Prospection—the ability to represent what might happen in the future—is a broad concept that has been used to characterize a wide variety of future-oriented cognitions, including affective forecasting, prospective memory, temporal discounting, episodic simulation, and autobiographical planning. In this article, we propose a taxonomy of prospection to initiate the important and necessary process of teasing apart the various forms of future thinking that constitute the landscape of prospective cognition. The organizational framework that we propose delineates episodic and semantic forms of four modes of future thinking: simulation, prediction, intention, and planning. We show how this framework can be used to draw attention to the ways in which various modes of future thinking interact with one another, generate new questions about prospective cognition, and illuminate our understanding of disorders of future thinking. We conclude by considering basic cognitive processes that give rise to prospective cognitions, cognitive operations and emotional/motivational states relevant to future-oriented cognition, and the possible role of procedural or motor systems in future-oriented behavior.

The Real Threat of Artificial Intelligence | Kai-Fu Lee (NYT)

The Real Threat of Artificial Intelligence; Kai-Fu Lee; In Sunday Review, of The New York Times (NYT); 2017-06-24.

Kai-Fu Lee is
  • chairman and chief executive of Sinovation Ventures, a venture capital firm,
  • the president of its Artificial Intelligence Institute.


  • Singularity, The Singularity
  • Artificial Intelligence: Economic Inequality; Staff; In The New York Times (NYT); 2017-06-24.
  • The revolutions
    • Industrial Revolution
    • (Personal) Computer Revolution
    • Artificial Intelligence Revolution
    • <quote> Artificial intelligence is poorly suited for jobs involving creativity, planning and “cross-domain” thinking — for example, the work of a trial lawyer. But these skills are typically required by high-paying jobs that may be hard to retrain displaced workers to do. More promising are lower-paying jobs involving the “people skills” that A.I. lacks: social workers, bartenders, concierges — professions requiring nuanced human interaction.</quote>
  • Solutionism
    • “service jobs of love.”
      • <quote>Examples include accompanying an older person to visit a doctor, mentoring at an orphanage and serving as a sponsor at Alcoholics Anonymous — or, potentially soon, Virtual Reality Anonymous (for those addicted to their parallel lives in computer-generated simulations).</quote>
      • The volunteer service jobs of today, in other words, may turn into the real jobs of the future.
    • Keynsenian demand stimulation
    • Income redistribution
  • <quote>First, most of the money being made from artificial intelligence will go to the United States and China. A. I. is an industry in which strength begets strength: The more data you have, the better your product; the better your product, the more data you can collect; the more data you can collect, the more talent you can attract; the more talent you can attract, the better your product.</quote>
  • Exemplars
    • Self-driving cars:
      Google, Tesla and Uber.
    • Internet:
      Google, Facebook, Microsoft, Amazon, Baidu, Alibaba, Tencent.
  • Something fanciful about
    • (economic) vassal states, dependent states; all because of Artificial Intelligence
    • mercantilism, dependent states; all because of Artificial Intelligence
  • <quote>China or the United States — to essentially become that country’s economic dependent, taking in welfare subsidies in exchange for letting the “parent” nation’s A.I. companies continue to profit from the dependent country’s users.</quote>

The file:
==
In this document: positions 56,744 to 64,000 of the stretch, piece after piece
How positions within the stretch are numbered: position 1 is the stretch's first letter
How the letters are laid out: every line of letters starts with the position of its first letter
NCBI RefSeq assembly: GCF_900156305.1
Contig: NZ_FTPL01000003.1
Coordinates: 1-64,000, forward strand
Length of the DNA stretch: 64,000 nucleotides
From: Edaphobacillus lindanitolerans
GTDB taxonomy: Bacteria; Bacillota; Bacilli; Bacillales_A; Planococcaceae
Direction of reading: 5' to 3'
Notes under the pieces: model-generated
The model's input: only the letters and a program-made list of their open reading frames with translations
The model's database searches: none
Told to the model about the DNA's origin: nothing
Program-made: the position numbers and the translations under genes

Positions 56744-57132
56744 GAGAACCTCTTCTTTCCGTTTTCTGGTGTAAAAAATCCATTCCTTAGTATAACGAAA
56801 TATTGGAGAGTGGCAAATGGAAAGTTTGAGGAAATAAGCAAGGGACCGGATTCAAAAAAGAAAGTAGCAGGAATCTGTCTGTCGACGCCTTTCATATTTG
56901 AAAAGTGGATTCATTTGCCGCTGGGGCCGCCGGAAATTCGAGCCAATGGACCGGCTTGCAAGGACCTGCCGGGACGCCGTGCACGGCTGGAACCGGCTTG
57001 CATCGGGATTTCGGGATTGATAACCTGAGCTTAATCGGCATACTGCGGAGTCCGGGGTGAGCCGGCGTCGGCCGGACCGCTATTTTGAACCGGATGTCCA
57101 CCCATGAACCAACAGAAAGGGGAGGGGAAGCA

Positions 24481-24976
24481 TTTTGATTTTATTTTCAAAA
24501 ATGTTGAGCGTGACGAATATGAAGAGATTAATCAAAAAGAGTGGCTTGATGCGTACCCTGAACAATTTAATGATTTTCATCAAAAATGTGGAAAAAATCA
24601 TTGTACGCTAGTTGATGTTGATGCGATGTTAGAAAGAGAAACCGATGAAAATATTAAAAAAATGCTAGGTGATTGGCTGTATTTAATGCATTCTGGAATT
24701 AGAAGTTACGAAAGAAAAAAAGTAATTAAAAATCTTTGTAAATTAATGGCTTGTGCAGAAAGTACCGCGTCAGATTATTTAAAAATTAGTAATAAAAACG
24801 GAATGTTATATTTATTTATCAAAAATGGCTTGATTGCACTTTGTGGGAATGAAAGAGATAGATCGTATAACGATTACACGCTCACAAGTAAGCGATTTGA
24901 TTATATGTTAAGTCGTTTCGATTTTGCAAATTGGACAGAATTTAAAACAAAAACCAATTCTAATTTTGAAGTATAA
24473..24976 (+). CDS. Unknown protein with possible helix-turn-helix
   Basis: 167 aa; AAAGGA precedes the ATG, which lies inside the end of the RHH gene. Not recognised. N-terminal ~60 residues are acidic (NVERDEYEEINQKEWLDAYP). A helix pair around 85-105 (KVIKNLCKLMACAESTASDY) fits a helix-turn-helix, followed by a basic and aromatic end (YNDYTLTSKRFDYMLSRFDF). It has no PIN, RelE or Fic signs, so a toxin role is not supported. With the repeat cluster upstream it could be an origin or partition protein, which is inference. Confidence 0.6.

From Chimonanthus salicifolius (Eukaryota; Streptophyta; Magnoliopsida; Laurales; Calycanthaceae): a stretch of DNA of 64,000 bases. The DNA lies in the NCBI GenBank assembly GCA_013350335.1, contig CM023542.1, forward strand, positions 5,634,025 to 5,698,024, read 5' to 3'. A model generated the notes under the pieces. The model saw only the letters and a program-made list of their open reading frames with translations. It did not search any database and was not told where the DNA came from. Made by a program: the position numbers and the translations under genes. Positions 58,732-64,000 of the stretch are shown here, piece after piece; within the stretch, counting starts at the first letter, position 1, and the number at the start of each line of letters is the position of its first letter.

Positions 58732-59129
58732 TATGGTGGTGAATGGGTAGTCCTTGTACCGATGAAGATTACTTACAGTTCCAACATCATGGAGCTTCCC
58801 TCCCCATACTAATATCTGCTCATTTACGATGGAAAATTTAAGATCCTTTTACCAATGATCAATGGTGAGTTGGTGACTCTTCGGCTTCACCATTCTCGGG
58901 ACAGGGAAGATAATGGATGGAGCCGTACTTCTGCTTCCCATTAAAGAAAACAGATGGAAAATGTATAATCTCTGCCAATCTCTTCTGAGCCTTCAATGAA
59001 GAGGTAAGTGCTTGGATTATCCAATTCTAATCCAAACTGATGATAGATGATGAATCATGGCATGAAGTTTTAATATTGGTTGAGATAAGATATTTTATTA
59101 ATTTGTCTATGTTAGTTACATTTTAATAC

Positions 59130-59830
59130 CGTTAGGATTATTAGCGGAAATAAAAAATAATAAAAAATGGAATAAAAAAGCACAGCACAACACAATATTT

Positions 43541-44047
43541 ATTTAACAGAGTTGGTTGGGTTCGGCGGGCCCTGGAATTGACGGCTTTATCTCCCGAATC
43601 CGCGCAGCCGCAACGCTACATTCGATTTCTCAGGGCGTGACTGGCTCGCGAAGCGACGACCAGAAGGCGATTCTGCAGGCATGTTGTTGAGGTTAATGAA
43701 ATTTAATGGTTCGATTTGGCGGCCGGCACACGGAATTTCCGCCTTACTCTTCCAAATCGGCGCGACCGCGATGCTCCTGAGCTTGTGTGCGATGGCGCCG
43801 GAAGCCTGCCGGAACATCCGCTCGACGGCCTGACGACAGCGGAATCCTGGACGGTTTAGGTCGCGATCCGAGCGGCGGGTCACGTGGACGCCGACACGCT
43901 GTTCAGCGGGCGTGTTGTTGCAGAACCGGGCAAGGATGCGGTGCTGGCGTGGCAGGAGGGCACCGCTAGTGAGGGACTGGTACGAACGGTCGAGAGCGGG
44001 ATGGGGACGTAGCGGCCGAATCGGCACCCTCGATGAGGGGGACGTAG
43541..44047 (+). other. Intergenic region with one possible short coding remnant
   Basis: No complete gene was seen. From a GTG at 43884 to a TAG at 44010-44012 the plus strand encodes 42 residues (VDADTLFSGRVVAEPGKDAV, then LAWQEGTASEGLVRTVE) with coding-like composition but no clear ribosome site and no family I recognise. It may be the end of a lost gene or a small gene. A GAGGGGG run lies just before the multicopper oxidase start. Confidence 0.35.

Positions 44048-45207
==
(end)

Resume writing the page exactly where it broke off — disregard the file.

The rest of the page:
In 10 Years, Your iPhone Won’t Be a Phone Anymore | WSJ

In 10 Years, Your iPhone Won’t Be a Phone Anymore; Christopher Mims; In The Wall Street Journal (WSJ); 2017-06-25.
Teaser: Siri will be the conductor of a suite of devices, all tracking your interactions and anticipating your next moves

tl;dr → <gee-whiz!>Apple. Apple.  Apple.</gee-whiz!>


  • 2027
  • Apple
  • Siri
  • iPhone
  • foldable phones
  • body area network
  • Augmented Reality (AR)
  • iOS11
  • Tim Cook, CEO, Apple
  • Acquisitions
    • Lattice Data
    • Turi
    • Perceptio
    • Primesense
    • Metaio.
  • HoloLense, Microsoft
  • Products
    • HealthKit
    • CarPlay
    • Apple Pay
    • GymKit, with StairMaster
  • Artificial Intelligence (AI)
  • Augmented Reality (AR)
  • flying car


  • Ryan Walsh
    • newbie partner Floodgate (venture capital)
    • ex-Apple, product management for media, who from 2014 to 2016.
  • Jonathan Badeen, co-founder and chief strategy officer, Tinder


  • <quote>Trying to predict where technology will be in a decade may be a fool’s errand, but how often do we get to tie up so many emerging trends in a neat package?</quote>
  • <quote>All these technologies—interfacing with our smart homes, smart cars, even smart cities—will constitute not just a new way to interact with computers but a new way of life. And of course, worrisome levels of privacy invasion.</quote>
  • <quote>By 2027, Apple and its competitors will also have cemented a world of tradeoffs: If you want your life enhanced by AI and all the rest of this tech, you’re going to have to submit to constant surveillance—by your devices or, in many cases, by the tech giants themselves. Apple’s bet is that you will trust it to do this: The company’s privacy stance is that it isn’t going to look at or share your data, and it will be encrypted so others can’t look at it, either.</quote>

Global Megatrends 2017 Update | Hewlett-Packard

Global Megatrends 2017 Update; Andrew Bolwell (Hewlett-Packard); On Slideshare; 2017-01-04; 168 slides ← hpmegatrendspres2017

tl;dr → 4 trends; all are the same as last year (2016, published 3 months prior)
  1. Rapid Urbanization
  2. Changing Demographics
  3. Hyper Globalization
  4. Accelerated Innovation

Global Megatrends: Shaping Our Future; Andrew Bolwell (Hewlett-Packard); On Slideshare; 2016-10-11; 111 slides ← megatrendspres

Andrew Bolwell is (some various combination of) Senior Executive│Business Innovation│Entrepreneurship│Global Business Development│Strategic Vision│Product Ideation, Hewlett-Packard.